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Nepal stops exiles from marching to Tibet PDF Print E-mail
Tuesday, 29 July 2008

30 held

REUTERS, KATHMANDU- Nepali police detained 30 Tibetan refugees, including nuns and monks, marching to the Tibetan border to protest against crackdowns on anti-China demonstrators.

The exiles were picked up on Sunday from the northeastern Nepali village of Jalbire, close to the Friendship Bridge which lies on Nepal's border with China and is the only international gateway to Tibet open to tourists.

"They were trying to march to Tibet and see the situation there for themselves," said Tashi Dorjee, a refugee in Kathmandu.

The march on Sunday was the latest in a series of protests by exiled Tibetans in Nepal since deadly anti-government riots broke out in Tibetan capital Lhasa and other areas in China in mid-March, to mark the anniversary of a 1959 failed uprising against Chinese rule.

Nepal, where more than 20,000 exiled Tibetans live, is the second-biggest home for Tibetans outside Tibet after neighbouring India.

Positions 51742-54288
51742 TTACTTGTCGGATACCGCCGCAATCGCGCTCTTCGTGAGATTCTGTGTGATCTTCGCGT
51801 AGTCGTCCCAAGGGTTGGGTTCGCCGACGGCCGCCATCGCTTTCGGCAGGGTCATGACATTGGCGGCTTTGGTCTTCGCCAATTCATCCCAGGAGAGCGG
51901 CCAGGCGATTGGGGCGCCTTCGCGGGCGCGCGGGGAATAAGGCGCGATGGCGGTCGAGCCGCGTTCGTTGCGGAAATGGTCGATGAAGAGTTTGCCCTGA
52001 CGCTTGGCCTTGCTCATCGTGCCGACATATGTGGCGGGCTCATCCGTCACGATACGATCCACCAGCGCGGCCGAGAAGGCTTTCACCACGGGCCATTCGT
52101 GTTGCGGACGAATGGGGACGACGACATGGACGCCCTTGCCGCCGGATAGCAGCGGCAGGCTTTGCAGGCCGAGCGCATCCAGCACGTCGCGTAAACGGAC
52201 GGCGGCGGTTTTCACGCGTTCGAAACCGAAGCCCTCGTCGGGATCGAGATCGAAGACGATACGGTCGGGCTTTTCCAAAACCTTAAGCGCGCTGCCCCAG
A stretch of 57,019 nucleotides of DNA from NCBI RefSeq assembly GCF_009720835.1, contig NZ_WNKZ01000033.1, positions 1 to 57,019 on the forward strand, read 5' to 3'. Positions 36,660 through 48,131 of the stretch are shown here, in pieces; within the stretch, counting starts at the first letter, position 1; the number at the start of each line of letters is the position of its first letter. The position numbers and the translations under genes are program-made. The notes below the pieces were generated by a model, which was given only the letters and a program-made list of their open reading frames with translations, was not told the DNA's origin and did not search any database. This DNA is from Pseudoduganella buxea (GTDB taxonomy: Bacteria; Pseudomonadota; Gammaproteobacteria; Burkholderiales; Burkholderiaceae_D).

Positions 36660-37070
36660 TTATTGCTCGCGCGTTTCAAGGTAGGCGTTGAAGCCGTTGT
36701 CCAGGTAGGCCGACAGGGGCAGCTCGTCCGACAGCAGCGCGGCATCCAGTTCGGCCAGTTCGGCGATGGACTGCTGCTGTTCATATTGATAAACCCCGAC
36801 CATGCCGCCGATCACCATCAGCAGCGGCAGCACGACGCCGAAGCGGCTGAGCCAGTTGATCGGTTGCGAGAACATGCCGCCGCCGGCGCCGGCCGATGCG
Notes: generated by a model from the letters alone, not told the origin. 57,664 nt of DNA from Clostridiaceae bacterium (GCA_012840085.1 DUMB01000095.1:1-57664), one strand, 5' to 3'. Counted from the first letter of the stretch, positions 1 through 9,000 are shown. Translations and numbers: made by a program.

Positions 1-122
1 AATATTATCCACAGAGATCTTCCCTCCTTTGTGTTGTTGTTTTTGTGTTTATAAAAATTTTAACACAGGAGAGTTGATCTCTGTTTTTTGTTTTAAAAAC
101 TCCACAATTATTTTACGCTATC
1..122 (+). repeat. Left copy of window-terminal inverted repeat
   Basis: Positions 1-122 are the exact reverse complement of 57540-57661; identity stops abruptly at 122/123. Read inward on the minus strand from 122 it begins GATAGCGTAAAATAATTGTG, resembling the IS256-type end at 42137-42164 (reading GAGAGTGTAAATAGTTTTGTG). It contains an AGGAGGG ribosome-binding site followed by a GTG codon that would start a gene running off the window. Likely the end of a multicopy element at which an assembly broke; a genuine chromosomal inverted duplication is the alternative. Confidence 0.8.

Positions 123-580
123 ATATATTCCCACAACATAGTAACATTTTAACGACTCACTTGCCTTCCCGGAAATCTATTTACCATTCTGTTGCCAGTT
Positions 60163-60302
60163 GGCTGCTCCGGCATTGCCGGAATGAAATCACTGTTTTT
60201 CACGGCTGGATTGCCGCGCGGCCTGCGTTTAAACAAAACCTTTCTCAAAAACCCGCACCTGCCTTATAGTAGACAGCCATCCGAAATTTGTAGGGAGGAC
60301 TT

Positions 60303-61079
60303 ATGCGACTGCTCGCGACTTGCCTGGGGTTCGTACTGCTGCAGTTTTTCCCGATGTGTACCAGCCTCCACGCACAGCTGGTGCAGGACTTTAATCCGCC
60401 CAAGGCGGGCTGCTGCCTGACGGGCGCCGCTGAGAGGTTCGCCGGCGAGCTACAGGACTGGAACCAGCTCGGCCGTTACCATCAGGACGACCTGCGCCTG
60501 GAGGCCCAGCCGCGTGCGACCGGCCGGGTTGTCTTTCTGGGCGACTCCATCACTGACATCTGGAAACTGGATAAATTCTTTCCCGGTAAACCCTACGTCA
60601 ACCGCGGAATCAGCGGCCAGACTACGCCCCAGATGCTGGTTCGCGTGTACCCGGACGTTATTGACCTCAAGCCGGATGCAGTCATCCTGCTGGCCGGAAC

Police officer Suraj Khatri Chhetri said the refugees were being driven to Kathmandu, where they would be handed over to immigration authorities.

Nepali police broke up a similar march by Tibetans this month and detained 42 exiles in the same area.

Last week, New York-based Human Rights Watch said that China was putting pressure on Nepal to crack down on protests by the Tibetans, a charge Beijing has denied.

Nepal considers Tibet part of its influential giant neighbour China.

In India, six members of the Tibetan Youth Congress began a hunger strike on Monday in New Delhi to protest against the Olympic Games, which will open next month in Beijing.

"The Chinese people deserve to host the Olympic Games, but what the Tibetans and the Chinese people deserve more now is freedom," the organisation said in a statement.

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